During the past few years our Council has been active in installing rain gardens in various urban streets. Rain gardens offer many benefits, including cleaning storm water before it gets out to the sea.
How rain gardens work
Storm water diverted off the road is collected in a shallow pond on the surface of the rain garden.
Water then passes vertically through various soil mediums that filter the water to remove harmful chemical pollutants.
This is achieved through physical filtration and biological processes that naturally occur in plants, roots, microbes and soil.
Clean water reaching the bottom of the rain garden is collected in a slotted pipe and directed to the conventional underground drainage system.
Much of the storm water entering these rain gardens doesn’t reach the underground drainage systems.
This is because of the saturation of the soil layers and the water-well underneath the rain garden.
Why we install rain gardens
Rain gardens are a form of WSUD that can be adopted at the household, street or district scale to reduce
the amount of storm water or rainwater runoff reaching storm water systems.
Rain gardens also improve the quality of storm water entering our drains, creeks, waterways and ultimately Gulf St. Vincent.
Rain gardens use a process known as bio-filtration to remove high percentages of chemical pollutants such as hydrocarbons, nitrogen and phosphorous which are then absorbed over time by natural processes occurring in the soil and plants.
Keeping your trees and plants alive
Rain gardens assist street trees and vegetation to survive through long, hot and dry spells by giving them plenty of harvested storm water.
The design we used has been proven to provide water supply for vegetation for several weeks during long periods of dry weather.
Plants used in rain gardens are carefully chosen so that they are best suited to the conditions.
Plants need to be tolerant of extreme saturated conditions during winter months and dry conditions during the summer.
Choosing the right street trees
The street trees selected for these rain gardens are Yellow Bloodwood (Corymbia Eximia).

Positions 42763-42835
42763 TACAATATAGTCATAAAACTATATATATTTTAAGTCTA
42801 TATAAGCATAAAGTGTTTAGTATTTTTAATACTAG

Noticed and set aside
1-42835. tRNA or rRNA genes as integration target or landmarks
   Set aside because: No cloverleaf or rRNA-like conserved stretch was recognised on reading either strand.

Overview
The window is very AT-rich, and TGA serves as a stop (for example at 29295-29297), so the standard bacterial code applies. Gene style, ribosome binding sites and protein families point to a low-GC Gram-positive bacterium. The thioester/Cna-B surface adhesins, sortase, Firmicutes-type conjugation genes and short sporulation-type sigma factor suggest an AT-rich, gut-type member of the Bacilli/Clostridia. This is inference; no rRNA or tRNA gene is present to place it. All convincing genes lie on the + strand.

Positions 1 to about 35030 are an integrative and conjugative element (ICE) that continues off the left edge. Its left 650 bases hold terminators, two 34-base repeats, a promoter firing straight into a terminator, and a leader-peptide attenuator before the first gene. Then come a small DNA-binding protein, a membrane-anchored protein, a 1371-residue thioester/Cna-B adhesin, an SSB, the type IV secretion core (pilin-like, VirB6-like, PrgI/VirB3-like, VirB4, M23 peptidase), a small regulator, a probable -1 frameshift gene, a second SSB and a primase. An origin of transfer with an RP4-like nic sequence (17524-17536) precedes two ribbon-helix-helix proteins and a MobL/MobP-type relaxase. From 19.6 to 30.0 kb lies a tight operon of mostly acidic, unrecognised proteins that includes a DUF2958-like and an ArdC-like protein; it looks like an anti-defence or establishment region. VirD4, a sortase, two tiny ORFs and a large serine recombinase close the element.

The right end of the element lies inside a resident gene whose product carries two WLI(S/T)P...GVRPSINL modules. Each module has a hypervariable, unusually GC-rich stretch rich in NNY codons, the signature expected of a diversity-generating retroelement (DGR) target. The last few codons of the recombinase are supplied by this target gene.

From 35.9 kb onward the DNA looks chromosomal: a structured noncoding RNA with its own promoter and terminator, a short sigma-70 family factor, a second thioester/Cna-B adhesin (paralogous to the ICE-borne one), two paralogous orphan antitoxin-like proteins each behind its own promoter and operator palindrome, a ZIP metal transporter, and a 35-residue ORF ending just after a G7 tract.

This Australian native tree has similar characteristics to eucalyptus trees.
Planted on the floor of the rain garden are a variety of native reeds, sedges and grasses, some of which are indigenous to the West Torrens area.
The plants used in the rain gardens need a lot less manual watering and have better growth rates and health when compared to typical road verge plants.
They also provide more visual appeal and have increased biodiversity and wildlife.
Rain garden interpretive trail
The City of West Torrens is concerned about the environment and how we can use and reuse resources better.
One of those resources which all suburbs have is stormwater (water run off) that comes from the rooftops of houses, roads and footpaths, which normally ends up in drains and flows out to the ocean. The problem with stormwater is that is gets polluted with things such as leaves, dust, animal waste, garbage, automotive fluids and cigarette butts, which can all end up in our ocean and harm our aquatic life.
Rain gardens, also known as 'green infrastructure', help filter out those pollutants so that the water that ends up in our creeks, rivers and ocean is much cleaner and safer for our environment. West Torrens has a number of rain gardens in its suburbs. In order to help our community gain a better understanding of how they work, the City of West Torrens has created a Rain Garden Interpretive Trail. This trail, which can be walked, cycled or driven around, covers a number of suburbs which are home to numerous rain gardens.
Check out the online trail.